DerivativesMarkets: Dutch giants: Less long end, more inflation demand?
Dutch pension funds ABP and PGGM both recently reported their quarterly results. Cover ratios at both are rising nicely but ABP’s new strategic portfolio catches the eye. Mark Ramsden asks if it points to less demand for long-dated bonds and more for inflation-linked assets.
|A version of this article first appeared in Total Derivatives.
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ABP is the largest Dutch pension fund, with capital of €209 billion. Its new strategic investment portfolio implies significant changes after ABP achieved a 133% cover ratio at the end of the fourth quarter. ABP asset allocation and research chief investment officer Tom Steenkamp says that, over the latter part of 2006, ABP’s new investment policy had led to a big rise in the duration of ABP’s strategic portfolio. Duration is now up at around eight years, from five years previously. Moreover ABP has lengthened the duration of its fixed-income portfolio chiefly through swaps.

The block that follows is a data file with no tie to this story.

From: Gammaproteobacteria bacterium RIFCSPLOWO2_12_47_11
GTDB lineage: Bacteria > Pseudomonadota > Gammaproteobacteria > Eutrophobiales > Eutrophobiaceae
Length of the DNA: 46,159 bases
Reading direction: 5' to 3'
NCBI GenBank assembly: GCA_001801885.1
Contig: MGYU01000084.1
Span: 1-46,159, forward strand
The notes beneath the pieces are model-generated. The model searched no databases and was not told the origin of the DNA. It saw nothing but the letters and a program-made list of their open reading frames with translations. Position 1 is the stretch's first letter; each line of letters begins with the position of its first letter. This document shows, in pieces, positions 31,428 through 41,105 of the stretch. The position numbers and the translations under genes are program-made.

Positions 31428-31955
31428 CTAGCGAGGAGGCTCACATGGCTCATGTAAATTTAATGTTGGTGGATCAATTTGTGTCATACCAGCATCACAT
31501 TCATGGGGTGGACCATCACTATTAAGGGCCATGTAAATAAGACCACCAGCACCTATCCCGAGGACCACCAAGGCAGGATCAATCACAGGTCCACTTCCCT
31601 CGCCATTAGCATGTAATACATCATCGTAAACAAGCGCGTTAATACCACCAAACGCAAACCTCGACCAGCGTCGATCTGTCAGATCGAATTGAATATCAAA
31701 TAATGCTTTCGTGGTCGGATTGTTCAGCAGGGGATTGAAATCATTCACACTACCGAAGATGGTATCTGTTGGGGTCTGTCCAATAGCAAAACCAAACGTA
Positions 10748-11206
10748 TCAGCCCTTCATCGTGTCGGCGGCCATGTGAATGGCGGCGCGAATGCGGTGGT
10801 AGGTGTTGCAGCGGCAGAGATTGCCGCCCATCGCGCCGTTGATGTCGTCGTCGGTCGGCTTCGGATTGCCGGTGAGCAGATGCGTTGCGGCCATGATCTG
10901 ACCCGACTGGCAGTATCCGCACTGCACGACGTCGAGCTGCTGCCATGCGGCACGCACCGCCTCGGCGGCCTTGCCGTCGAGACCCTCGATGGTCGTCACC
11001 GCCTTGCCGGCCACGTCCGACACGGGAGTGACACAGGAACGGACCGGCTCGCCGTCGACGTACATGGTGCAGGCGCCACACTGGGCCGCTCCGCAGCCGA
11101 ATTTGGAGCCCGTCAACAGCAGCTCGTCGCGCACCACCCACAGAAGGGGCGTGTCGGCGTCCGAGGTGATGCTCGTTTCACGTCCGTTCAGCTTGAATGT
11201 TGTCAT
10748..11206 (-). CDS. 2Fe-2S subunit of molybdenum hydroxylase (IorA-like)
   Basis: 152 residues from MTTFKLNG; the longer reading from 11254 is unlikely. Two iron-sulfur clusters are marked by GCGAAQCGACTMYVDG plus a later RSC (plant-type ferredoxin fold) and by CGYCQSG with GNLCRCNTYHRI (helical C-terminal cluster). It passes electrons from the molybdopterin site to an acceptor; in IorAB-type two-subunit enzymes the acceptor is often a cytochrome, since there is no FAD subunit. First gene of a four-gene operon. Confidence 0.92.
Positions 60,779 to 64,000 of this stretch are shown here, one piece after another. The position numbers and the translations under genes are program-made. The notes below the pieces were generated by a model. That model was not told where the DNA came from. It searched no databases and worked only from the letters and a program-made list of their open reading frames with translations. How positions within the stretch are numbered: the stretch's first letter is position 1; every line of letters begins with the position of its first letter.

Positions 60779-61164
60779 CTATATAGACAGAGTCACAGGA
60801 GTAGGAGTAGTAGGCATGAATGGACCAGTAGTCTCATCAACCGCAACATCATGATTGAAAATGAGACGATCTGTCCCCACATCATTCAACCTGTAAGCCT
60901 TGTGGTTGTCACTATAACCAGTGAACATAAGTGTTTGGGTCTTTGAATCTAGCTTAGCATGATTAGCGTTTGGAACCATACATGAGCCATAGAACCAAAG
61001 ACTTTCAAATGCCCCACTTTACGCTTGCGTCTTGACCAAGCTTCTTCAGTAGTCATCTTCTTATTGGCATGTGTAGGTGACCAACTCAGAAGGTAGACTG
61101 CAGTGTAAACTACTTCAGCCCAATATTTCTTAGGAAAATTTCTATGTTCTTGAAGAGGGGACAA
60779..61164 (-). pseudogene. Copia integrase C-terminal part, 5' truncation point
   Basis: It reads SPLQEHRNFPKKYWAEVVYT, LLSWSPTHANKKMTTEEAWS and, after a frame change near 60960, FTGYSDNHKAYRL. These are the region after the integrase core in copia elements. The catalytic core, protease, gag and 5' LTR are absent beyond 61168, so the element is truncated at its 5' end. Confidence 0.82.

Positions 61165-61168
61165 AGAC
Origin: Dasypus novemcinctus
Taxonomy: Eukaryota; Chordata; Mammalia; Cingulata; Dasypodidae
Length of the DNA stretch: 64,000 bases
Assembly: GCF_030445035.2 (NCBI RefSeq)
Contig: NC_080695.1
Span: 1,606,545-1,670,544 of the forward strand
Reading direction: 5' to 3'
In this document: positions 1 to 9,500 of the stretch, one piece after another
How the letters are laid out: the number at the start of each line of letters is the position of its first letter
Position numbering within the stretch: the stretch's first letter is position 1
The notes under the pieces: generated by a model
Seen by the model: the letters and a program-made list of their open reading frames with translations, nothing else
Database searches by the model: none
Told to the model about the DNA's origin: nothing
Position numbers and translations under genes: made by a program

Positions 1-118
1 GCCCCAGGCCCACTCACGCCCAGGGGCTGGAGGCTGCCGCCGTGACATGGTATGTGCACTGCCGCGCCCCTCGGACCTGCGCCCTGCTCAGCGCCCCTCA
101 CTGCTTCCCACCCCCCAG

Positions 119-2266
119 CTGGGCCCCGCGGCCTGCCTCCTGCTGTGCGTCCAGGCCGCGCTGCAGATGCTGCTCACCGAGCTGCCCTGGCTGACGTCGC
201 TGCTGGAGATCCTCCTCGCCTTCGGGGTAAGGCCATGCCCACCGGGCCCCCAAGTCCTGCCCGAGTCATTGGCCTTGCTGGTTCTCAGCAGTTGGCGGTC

Steenkamp confirms that the duration of the strategic portfolio is now fixed at about eight years (although of course tactically this could change), with ABP happy to run this much mismatch risk against its long-dated liabilities.
We estimate that to move ABP’s €87 billion fixed-income portfolio (the value at the end of 2006) from five years’ to eight years’ duration would have required receiving about €26 billion in 10-year swap equivalents.